You might need a car with good carrying capacity for work or for hobbies such as DIY, so you'll need easy-to-fold rear seats that lie flat when dropped.
You may just need a car for zipping around town in and parking in small spaces. But you might need it to have features such as sat-nav and parking as standard rather than as options.
Or you may just want a car that will turn heads with a bit of power and oomph, yet with some acceptable fuel economy and CO2 emissions figures.
Check out all the facts before deciding on options (or at least a shortlist), but the main thing is to be honest with yourself about the main use for the vehicle. YOU may look good in a Volkswagen Beetle Cabriolet but it's not a good look when crammed with a family of five and all that comes with it on a day out!
How much can you afford?
Over 75% of new cars are bought using some form of finance, and leasing is a viable option when it comes to a new car, but again you need to face facts when it comes to deciding just what you can afford.
Look at your own finances first, and work out what repayments you can make easily (don't forget you will need to include car insurance in your figures), before looking at the choice of cars that Nationwide Vehicle Contracts offer. You can even search for cars by price from our home page.
What are the Insurance costs likely to be?
This is one of the most forgotten things when it comes to new cars as drivers are often so blinded by the car itself and the joy of a new one that they forget that it may be costing them more in insurance.
Bear in mind that premiums can be pricey if you’re buying a flash new model, which is why it’s important to check you can afford the insurance before paying the deposit. The more powerful the car, the more it costs, and if you are upgrading from your previous city runaround it is likely to be costing you more, so shop around. Do some research and make sure that you include it in your financial calculations.
Remember that you need to make sure that you sort out your car insurance before you take ownership of the car, even if it is being delivered (usually) free to your home by Nationwide Vehicle Contracts. It's illegal to drive on public roads without insurance, so if you haven't got it when the car comes, and you fancy a quick trip to show it off, you can't.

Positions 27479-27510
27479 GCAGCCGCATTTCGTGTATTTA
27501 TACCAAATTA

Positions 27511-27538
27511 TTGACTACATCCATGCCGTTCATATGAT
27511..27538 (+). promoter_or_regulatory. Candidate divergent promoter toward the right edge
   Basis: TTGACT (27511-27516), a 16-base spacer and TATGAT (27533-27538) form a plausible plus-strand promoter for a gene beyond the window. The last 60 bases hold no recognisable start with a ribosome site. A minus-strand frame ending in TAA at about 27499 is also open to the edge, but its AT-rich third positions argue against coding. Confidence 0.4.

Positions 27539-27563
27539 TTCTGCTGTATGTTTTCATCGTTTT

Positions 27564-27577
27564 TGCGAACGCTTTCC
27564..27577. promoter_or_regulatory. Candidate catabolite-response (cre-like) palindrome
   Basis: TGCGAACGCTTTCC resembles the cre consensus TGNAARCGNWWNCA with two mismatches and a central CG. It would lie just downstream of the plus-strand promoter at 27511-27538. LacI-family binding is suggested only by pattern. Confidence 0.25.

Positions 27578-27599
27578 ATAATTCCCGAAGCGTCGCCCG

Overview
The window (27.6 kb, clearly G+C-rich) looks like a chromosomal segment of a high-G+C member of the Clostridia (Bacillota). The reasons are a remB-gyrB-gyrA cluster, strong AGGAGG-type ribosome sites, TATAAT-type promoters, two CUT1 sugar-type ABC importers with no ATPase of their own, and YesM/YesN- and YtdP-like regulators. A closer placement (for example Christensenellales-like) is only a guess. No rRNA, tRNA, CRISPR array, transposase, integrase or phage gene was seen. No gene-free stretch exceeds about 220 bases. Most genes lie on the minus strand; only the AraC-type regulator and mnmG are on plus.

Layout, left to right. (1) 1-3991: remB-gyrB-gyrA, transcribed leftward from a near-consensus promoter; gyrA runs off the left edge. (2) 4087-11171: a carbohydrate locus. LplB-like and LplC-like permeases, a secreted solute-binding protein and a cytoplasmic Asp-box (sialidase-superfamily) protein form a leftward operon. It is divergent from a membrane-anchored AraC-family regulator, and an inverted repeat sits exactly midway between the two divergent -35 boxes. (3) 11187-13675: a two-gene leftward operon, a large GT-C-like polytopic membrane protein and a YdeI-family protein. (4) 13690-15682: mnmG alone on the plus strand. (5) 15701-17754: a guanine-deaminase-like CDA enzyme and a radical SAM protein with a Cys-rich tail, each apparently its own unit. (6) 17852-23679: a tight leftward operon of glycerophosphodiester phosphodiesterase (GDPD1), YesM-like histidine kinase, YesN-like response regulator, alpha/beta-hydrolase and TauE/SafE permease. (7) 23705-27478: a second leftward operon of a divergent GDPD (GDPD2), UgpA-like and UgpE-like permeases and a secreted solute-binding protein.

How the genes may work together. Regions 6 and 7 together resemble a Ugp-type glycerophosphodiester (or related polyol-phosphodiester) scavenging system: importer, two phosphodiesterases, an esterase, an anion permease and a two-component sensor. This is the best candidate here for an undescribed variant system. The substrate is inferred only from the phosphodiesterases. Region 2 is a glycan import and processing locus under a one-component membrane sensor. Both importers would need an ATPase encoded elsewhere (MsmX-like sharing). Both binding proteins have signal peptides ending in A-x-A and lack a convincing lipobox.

What are the running costs of the vehicle?
With a lease car, road tax is taken care of, but you will obviously need to look at:
- Fuel consumption and fuel costs
- Insurance premiums
- Benefit-in-Kind (BiK) tax (for company cars)
Make a shortlist of cars and test-drive them
Once you’ve narrowed down your search to two, three, four or even more models, book some test-drives.
If dealers don't have the particular engine and specification you want your car to have, ask to drive a model that’s as similar as possible.
Get yourself used to the gearbox combination and suspension (and therefore the drive) as well as trying out some of the features like connectivity - especially if you haven't used it before!
Take the family with you to see how they like it because, after all, they will be the ones who will have to 'suffer' the space in the back if there isn't enough, and uncomfortable rear seats (if they are indeed uncomfortable.) They'll soon tell you if they don't like it, and just as quick tell you if they do.
Try fitting bulky items such as a child's buggy in the boot to see if it fits properly.
On the test drive itself, try and encounter as many different roads as possible, from main roads and dual carriageways to back streets and twisty little lanes. This will give you a better idea of how the car drives.
See if the dealer will let you have the car for a weekend to test it out. Try it! If you don't ask, you don't get! This will get you an even better idea of the car - but don't get TOO attached and try to stay objective.